The World Health Organization has confirmed five more bird flu related deaths in Indonesia, raising the Indonesia's bird flu death toll to 30. A team has further been sent to the northern Sumatra region, where four of the bird flu victims (belonging to the same family) had lived. The fifth victim was a 38-year-old caterer, is said to have been exposed to infected livestock and meat.
It is further suspected that eight members of a family in Kubu Simbelang village, 30 miles south of Medan could be infected with the deadly virus. Medical tests are being carried out to find if other sick relatives also harbor the H5N1 virus.
While tests are being carried out by the Indonesian health ministry to identify the cause of the outbreak, no evidence of human-human bird flu transmission has been recorded so far.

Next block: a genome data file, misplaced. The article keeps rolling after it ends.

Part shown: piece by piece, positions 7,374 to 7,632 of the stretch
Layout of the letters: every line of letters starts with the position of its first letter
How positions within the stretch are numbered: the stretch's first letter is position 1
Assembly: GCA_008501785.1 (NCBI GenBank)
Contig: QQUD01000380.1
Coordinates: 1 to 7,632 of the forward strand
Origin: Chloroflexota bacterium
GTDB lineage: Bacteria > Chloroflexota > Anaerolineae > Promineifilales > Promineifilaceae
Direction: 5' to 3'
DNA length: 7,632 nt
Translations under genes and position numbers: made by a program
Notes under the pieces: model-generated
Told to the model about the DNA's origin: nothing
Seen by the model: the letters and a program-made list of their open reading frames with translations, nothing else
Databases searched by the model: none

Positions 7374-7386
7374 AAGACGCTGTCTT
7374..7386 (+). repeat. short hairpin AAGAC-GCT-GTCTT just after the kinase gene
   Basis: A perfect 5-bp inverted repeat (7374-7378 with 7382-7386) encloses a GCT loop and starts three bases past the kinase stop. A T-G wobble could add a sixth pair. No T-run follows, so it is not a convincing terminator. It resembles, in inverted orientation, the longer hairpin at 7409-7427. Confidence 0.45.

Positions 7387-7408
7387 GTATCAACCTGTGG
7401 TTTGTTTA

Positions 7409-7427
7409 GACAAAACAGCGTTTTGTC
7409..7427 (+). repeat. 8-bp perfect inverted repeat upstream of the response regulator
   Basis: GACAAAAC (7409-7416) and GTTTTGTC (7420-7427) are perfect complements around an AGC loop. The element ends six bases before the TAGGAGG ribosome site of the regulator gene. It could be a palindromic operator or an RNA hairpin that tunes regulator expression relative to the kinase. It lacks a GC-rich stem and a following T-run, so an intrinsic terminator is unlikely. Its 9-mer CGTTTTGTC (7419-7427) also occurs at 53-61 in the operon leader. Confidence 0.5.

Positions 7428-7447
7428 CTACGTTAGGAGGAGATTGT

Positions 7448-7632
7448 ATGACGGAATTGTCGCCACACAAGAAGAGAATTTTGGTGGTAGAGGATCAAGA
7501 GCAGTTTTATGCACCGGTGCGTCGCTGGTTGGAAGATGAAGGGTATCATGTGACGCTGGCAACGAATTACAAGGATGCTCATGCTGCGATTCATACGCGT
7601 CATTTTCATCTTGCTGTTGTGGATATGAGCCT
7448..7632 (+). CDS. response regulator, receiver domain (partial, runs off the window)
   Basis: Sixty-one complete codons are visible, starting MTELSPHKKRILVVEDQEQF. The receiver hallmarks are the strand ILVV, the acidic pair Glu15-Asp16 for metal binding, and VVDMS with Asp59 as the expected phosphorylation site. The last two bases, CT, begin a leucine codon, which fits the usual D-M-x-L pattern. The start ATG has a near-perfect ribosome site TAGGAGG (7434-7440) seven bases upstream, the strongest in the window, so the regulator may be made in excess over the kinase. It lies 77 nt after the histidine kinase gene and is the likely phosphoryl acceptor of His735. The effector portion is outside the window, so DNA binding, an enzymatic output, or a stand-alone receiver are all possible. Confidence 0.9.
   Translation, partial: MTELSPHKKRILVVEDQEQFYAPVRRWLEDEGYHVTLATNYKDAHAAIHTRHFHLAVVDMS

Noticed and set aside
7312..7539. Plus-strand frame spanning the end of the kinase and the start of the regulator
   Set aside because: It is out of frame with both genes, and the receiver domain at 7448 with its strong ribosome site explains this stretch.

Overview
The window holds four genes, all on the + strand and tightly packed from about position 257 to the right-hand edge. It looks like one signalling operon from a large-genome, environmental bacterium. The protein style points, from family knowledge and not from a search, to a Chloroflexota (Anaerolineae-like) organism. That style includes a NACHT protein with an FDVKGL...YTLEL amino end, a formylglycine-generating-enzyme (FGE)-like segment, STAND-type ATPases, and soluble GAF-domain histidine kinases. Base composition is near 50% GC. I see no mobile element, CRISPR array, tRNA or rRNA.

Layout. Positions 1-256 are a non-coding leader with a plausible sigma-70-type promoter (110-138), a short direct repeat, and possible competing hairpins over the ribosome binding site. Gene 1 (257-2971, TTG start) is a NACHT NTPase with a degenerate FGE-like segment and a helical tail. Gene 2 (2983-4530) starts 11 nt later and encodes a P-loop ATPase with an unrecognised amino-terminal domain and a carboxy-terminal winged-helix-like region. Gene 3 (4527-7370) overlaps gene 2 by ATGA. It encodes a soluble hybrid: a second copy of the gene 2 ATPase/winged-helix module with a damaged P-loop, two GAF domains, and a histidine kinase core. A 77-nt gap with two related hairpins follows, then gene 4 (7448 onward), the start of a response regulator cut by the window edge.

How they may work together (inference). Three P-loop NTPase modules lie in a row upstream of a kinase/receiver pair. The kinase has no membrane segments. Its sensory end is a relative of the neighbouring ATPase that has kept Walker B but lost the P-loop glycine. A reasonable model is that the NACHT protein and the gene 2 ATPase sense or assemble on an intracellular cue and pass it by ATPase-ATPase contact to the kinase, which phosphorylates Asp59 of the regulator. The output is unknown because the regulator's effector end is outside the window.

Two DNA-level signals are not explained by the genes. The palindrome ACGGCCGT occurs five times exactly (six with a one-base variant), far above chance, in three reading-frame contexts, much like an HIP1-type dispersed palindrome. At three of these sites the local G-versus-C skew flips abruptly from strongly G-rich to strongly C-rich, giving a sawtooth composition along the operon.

'The spread was through risk factors from poultry or other animals. There is no proof of human-to-human. There is a big question mark. Blood samples from all kinds of animals from chickens, ducks, geese, birds, pigs, cats and dogs turned out negative so far. Manure has also been checked. The result is negative,' said Nyoman Kandun, a health ministry official.
Indonesia, at this critical juncture stands next only to Vietnam, which has the highest number of bird flu related deaths, overall. Compared to the bird flu response of Vietnam and third-placed Thailand, Indonesia seems to be rather sluggish about implementation of bird flu control measures.
So far, 115 bird flu deaths have been documented, worldwide since 2003. Although a majority of these has been from Asian countries, few cases of mortality have also been reported in Europe and Africa. Direct contact with infected poultry is thought to have paved way for human infection. It is feared that the virus could mutate into a more virulent form, triggering a bird flu pandemic.